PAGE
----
01/06/13

Insects and other foods the trout
should be eating:
Hatching:
1.    BWOs (Little BWOs)
2.    Midges
3.    Little Winter Stonefliesl

Most available/ Other types of food:
4.    Sculpin, Minnows (Streamers)



This Week's Featured Trout Food - Winter Stoneflies
Most of the aquatic insects that live in the streams of Great Smoky Mountains National Park live a one-year
life cycle. There are very few exceptions to this. For example, a couple of species of large stoneflies live a
two- year life cycle. This means they hatch from an egg, live in their larval stage of life for most of their life,
and emerge into the adult stage of life from their nymphal or pupal stage depending on the type of
metamorphosis within a year. Midges and caddisflies emerge from pupae. Mayflies and stoneflies emerge
directly from nymphs into adults.

During the month of January, the streams are full of aquatic insects in their larval stage of life. The majority of
these will emerge into adults by the end of May. Most of the others will emerge into adults during the following
seven months. The only exceptions are those that live a two-year life cycle. With the exception of a few
terrestrial insects that make up a very small part of the trout's diet during the year as well as a few marine
species such as sculpin and minnows, together with a very few species of crustaceans, these aquatic insects
represent the great majority of the food trout eat. They eat the aquatic insects year-round except for the
short period of time the insects exist in the egg stage of life. The great majority of the aquatic insects are
eaten in their larval stage of life. A few are eaten as pupae and in their adult stage of life.

One of the most common groups of aquatic insects are the stoneflies. There are nine families of them and
species from all nine families live in the streams of the park. One of these is the Capniidae family of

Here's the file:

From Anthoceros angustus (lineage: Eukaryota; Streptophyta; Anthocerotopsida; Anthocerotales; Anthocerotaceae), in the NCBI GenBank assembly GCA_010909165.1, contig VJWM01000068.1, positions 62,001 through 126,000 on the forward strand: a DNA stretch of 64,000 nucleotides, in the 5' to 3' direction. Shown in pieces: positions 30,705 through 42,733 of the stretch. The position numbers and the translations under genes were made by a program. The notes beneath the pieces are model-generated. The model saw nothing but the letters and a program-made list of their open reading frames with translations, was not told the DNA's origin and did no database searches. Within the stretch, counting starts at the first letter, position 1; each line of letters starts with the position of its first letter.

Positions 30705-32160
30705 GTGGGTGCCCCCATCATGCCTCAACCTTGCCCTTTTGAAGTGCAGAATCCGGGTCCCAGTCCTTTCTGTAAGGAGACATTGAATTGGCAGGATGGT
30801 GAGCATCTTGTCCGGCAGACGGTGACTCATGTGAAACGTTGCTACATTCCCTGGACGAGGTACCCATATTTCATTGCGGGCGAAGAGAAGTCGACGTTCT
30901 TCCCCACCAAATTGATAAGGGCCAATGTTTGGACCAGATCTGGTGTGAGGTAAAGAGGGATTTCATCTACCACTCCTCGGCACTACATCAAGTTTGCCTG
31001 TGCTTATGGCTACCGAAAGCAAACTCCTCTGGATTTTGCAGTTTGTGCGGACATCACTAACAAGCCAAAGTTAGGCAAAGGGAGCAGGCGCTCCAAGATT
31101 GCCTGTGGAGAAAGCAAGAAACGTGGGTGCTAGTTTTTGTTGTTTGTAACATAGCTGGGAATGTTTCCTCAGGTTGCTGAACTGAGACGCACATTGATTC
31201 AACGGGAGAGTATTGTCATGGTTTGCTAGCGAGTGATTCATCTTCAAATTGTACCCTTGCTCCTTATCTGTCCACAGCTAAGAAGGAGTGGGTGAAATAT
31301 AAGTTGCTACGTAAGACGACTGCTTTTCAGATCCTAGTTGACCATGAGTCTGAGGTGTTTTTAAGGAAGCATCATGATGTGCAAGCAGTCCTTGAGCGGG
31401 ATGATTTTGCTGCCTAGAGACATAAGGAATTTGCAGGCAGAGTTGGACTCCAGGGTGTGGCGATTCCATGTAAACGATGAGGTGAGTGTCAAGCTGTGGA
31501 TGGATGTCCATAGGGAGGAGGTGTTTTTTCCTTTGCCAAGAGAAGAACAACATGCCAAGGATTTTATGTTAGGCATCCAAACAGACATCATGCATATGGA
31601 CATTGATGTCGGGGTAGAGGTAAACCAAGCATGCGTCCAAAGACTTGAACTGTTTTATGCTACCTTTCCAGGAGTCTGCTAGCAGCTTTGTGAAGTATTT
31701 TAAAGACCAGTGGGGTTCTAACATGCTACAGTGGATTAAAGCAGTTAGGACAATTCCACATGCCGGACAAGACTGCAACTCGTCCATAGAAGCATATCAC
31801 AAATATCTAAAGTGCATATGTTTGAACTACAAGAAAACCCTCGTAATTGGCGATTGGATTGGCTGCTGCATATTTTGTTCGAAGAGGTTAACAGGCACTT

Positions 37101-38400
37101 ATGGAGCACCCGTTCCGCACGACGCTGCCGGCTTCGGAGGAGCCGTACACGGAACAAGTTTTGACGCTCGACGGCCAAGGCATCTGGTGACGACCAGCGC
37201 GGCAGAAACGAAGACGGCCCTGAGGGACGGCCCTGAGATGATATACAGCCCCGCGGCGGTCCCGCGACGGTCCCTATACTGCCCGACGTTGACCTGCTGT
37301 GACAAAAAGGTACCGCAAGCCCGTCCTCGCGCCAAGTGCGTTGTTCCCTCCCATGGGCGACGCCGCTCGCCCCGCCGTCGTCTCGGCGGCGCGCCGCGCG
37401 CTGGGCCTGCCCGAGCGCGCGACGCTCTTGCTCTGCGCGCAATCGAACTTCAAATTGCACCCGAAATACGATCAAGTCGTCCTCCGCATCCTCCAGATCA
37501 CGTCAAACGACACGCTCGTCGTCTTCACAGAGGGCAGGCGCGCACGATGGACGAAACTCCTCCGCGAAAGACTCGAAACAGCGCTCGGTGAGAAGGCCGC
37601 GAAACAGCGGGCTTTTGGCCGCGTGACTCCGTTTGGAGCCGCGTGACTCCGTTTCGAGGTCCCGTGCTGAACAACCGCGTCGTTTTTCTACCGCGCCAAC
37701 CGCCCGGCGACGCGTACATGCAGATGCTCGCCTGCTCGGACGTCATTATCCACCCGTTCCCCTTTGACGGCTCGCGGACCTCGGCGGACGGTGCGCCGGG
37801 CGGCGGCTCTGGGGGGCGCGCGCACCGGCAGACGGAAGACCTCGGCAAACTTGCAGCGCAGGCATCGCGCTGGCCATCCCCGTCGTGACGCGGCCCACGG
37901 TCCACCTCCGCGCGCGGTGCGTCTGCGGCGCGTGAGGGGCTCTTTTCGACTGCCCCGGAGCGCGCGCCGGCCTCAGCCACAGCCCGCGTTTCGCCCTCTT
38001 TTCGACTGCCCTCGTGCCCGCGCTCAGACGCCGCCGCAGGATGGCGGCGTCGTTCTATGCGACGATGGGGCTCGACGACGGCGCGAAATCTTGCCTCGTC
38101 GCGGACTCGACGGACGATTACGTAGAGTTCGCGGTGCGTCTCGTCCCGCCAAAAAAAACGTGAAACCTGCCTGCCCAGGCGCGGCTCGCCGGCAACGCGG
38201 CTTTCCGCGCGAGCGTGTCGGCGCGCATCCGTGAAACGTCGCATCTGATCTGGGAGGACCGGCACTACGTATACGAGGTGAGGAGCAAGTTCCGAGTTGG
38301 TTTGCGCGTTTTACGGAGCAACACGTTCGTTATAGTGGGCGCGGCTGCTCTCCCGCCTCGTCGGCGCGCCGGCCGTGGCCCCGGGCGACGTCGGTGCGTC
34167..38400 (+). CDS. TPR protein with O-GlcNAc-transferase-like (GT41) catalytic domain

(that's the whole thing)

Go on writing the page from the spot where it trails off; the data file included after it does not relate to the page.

stoneflies. They represent one of the few species of aquatic insects that emerge and are available to the
trout when the water is extremely cold.

Although species of the Capniidae family of stoneflies are classified as "Little Brown Stoneflies" for the most
part, they are almost black or various dark shades of brown. Most anglers refer to them as "Little Blacks" and
some as "Little Winter" stoneflies. They are also called Snowflies. They get that name because they are easy
to spot crawling around on the snow due to the contrast.
Copyright 2013 James Marsh
New Schedule of Daily Articles
Mondays: Weather and Stream Condition
Forecast - Coming Week
Tuesdays: Fly Fishing Strategies - Which
Flies To Use - Coming Week
Wednesday: Fish Tales
Thursday: Smoky Mountains Fishing Report
Friday: Getting Started
Saturday: Fly Fishing School
Sunday: This Week's Featured Trout Food
These are small, slim profiled stoneflies with relatively long antennae and tails. They are usually close to a
hook size 18  but some are closer to a size 16. Only a few species get larger than that. We haven't found any
species in the Smokies that get any larger than that. We have found one species, not very common, that is a
little smaller than an 18 hook size.

This one is as dark as any we have found in the Smokies. Most of them are brown and some even a light
brown color depending on the particular genus and species. The adults seem to always be much darker than
the nymphs.

We will continue this article Sunday of next week.